Nearly 12 years ago, a quote-unquote hippie who fled America to avoid the draft during the Vietnam War was named general counsel of, read “head of,” the Immigration Reform Law Institute (IRLI). Near the beginning of this August, though, and just several days after writing a legal update regarding the anti-immigrant ordinance that IRLI authored for the city of Hazelton, PA, Mike Hethmon’s name vanished from the “Attorneys & Staff” page of the group’s website.
Why? Has Hethmon retired, fallen ill, breached ethics and been disbarred, committed some grievous professional maleficence and been fired? What’s happened? And more importantly, why has the anti-immigrant movement — in particular, the Federation of American Immigration Reform (FAIR) — been so un-forthcoming about Hethmon’s disappearance?
The last time FAIR was this opaque about the vanishing of one of it’s leaders was just over a year ago. Then, a revealing expose ran on the top-half of the front page of the Sunday edition of the New York Times. “The Anti-Immigrant Crusader” by reporter Jason DeParle details the life’s work of one Dr. John Tanton, the founder of the contemporary anti-immigrant movement we know today. After the article was published, Tanton was suddenly effaced from FAIR’s board of directors with no “real” explanation, only for him to reappear unannounced on its advisory board a couple of months later.
Will something similar now happen with Hethmon?
IRLI was originally founded by Tanton and FAIR leadership in 1989 as a project of FAIR that would craft model bills under the monitoring of Dan Stein, FAIR’s president. Hethmon proved a vital leader and astute practitioner within the movement, for years penning model anti-immigrant legislation for state-to-local level government agencies across the country to propose and attempt to pass. One of his successes was highlighted in the documentary 9500 Liberty. Usually preferring to orchestrate his influence from the background, far from the spotlights of scrutinizing journalists and progressive activists, however, Hethmon has nevertheless been singled out for praise from anti-immigrant legislators.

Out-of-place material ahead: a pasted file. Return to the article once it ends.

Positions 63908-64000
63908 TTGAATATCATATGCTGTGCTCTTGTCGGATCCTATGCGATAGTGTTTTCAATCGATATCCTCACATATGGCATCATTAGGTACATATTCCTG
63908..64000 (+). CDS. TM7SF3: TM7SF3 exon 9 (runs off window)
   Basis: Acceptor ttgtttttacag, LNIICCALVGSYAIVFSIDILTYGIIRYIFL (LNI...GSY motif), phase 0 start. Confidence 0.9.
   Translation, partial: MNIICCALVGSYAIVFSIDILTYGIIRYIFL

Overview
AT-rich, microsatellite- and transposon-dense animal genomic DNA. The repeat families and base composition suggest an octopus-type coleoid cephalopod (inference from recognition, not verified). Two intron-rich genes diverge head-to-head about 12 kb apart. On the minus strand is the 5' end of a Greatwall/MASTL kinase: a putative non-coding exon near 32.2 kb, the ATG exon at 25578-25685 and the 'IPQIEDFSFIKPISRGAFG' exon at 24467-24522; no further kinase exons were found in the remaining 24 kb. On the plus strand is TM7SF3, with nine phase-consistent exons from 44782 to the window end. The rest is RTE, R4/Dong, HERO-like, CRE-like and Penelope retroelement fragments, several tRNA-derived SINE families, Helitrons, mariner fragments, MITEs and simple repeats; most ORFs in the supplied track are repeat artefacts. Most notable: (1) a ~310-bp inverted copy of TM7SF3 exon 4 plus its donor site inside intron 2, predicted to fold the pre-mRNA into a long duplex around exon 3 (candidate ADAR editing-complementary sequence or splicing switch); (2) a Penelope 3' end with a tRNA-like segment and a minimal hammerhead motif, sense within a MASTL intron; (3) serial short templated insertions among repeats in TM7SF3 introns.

A Washington Post article profiling Hethmon and his now Conservative “superstar”-protege, Kansas Secretary of State Kris Kobach, offers one example:
“’They’re the wizards behind the curtain,’ said Oklahoma state Rep. Randy Terrill (R), whose bill they rewrote. ‘They were the face and the muscle behind the effort that really synthesized it into a movement. Do I think it would have happened without them? Most certainly it would not have’.”
So, again, where has this “face and muscle” gone? Journalists and activists alike have a role to play here.
To partially quote Stephen Piggott’s piece about the beliefs linking Tanton and Hethmon, “the public has a right and a responsibility to scrutinize [their] ideology.” We also have a right to know what both are up to now, and together we must take responsibility for producing such discoveries.
Those and the group’s they’ve worked and still work for who have together fought to denigrate and scapegoat entire populations simply at the whims of their own biases and bigotries shouldn’t be allowed to so simply slink off to pasture.
IRLI’s contact page is here.